State v. Central of Georgia Railroad Co.

Annotate this Case

309 So. 2d 452 (1975)

The STATE of Alabama v. CENTRAL OF GEORGIA RAILROAD COMPANY, a corporation, et al.

SC 687.

Supreme Court of Alabama.

February 27, 1975.

Jack W. Smith, Special Asst. Atty. Gen., Dothan, for appellant.

Lee & McInish, Merrill & Harrison, Dothan, for appellees.

MADDOX, Justice.

The State appeals from a condemnation award. Counsel for the State urges two points for reversal: (1) lay witnesses were allowed to testify as to value of the two condemned tracts, and (2) the verdict was excessive.

We have examined the record and find that each of the lay witnesses testified *453 that they were generally familiar with the property and each stated that he had an opinion as to the value of the parcels. A person is competent to give his opinion as to value if he has had an opportunity to form a correct opinion and testifies, in substance, that he has done so. State v. Woodham, 292 Ala. 363, 294 So. 2d 740 (1974). The jury weighs the value of the testimony of such witnesses. State v. Johnson, 268 Ala. 11, 104 So. 2d 915 (1958).

The State's argument that the verdict is excessive is not persuasive either. The verdict was within the range of the highest value placed on the land by the landowner's witnesses and the lowest value put thereon by witnesses for the State. See State of Alabama v. Wise Development Co. (decided February 27, 1975), 293 Ala. 671, 309 So. 2d 448.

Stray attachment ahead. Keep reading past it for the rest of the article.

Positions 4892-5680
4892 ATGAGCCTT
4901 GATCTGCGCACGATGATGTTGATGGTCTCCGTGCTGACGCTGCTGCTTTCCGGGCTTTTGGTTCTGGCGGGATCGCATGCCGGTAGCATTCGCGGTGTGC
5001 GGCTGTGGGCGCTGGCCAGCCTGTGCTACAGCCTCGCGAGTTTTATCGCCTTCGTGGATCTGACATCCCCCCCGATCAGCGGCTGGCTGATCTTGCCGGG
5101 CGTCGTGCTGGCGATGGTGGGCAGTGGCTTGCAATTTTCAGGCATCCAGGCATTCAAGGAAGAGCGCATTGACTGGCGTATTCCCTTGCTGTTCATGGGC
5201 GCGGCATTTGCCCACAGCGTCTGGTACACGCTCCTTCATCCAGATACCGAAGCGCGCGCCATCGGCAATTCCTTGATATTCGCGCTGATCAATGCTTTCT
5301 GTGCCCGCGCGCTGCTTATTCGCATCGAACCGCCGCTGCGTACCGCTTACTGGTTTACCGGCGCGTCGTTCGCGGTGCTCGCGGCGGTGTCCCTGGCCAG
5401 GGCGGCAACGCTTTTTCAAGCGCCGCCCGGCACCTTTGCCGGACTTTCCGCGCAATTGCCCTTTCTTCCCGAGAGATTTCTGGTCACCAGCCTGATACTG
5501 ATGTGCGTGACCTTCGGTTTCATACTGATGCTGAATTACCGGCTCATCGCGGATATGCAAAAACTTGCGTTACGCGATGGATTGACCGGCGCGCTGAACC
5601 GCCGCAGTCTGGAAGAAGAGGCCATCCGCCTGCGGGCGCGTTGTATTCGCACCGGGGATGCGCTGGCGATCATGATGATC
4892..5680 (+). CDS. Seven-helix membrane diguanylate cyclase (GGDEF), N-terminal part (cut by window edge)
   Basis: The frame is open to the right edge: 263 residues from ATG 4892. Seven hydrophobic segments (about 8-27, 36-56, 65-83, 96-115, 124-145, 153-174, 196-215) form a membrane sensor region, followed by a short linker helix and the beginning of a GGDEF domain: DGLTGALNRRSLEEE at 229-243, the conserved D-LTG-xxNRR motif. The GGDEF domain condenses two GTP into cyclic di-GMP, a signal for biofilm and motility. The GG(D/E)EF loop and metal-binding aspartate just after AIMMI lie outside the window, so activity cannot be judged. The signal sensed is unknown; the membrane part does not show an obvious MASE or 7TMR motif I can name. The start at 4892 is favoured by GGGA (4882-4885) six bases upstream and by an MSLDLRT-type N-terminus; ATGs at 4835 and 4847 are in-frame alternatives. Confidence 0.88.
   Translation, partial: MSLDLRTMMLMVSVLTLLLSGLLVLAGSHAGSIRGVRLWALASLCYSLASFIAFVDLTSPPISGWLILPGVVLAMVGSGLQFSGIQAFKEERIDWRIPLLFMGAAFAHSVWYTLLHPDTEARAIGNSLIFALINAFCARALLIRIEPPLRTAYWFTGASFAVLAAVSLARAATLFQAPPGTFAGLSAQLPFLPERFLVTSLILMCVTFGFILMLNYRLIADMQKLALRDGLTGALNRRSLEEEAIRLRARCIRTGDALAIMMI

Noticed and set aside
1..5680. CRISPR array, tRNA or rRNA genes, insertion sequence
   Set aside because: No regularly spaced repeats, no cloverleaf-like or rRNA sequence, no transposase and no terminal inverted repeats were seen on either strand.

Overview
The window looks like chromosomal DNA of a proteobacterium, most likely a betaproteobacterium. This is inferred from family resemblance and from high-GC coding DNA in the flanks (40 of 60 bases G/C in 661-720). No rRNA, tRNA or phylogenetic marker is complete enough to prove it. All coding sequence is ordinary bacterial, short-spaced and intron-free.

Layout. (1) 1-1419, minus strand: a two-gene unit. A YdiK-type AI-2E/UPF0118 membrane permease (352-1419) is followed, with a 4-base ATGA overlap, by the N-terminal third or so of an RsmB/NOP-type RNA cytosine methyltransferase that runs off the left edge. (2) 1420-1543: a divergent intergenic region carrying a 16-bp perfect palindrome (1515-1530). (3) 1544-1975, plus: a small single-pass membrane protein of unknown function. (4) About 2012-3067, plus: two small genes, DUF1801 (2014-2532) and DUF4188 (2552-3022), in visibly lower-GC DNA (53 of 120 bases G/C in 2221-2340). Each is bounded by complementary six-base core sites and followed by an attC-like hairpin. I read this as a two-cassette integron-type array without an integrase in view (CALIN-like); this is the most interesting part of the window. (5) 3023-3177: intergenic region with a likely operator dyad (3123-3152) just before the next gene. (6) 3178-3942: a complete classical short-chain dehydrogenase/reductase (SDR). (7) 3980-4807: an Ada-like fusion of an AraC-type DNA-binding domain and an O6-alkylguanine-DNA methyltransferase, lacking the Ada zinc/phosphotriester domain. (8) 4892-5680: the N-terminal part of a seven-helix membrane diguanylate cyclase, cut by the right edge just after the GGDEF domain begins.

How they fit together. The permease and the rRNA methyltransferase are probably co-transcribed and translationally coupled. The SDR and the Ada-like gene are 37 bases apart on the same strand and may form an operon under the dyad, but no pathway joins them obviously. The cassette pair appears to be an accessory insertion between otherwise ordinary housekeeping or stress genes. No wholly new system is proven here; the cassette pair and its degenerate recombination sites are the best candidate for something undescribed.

In condemnation cases the conclusion of the trier of fact is to be given great weight. State v. Rigas, 282 Ala. 541, 213 So. 2d 386 (1968). In Rountree Farm Co. v. Morgan County, 249 Ala. 472, 31 So. 2d 346 (1947), this Court said:

"In condemnation cases there is often, as here, a wide divergence of opinion of witnesses as to values and items of damage. Claims by the property owner are sometimes exaggerated, and on the other hand are frequently minimized by the condemnor, both usually acting in good faith. The jury trying the issue must arrive at its verdict by reconciling the various opinions as best it can, and must analyze the evidence in the light of its common knowledge." 249 Ala. at 476, 31 So. 2d at 350.

The jury verdict is fairly supported by the evidence. State v. Woodham, supra. There is no reversible error in the record. We affirm.


HEFLIN, C. J., and MERRILL, JONES and SHORES, JJ., concur.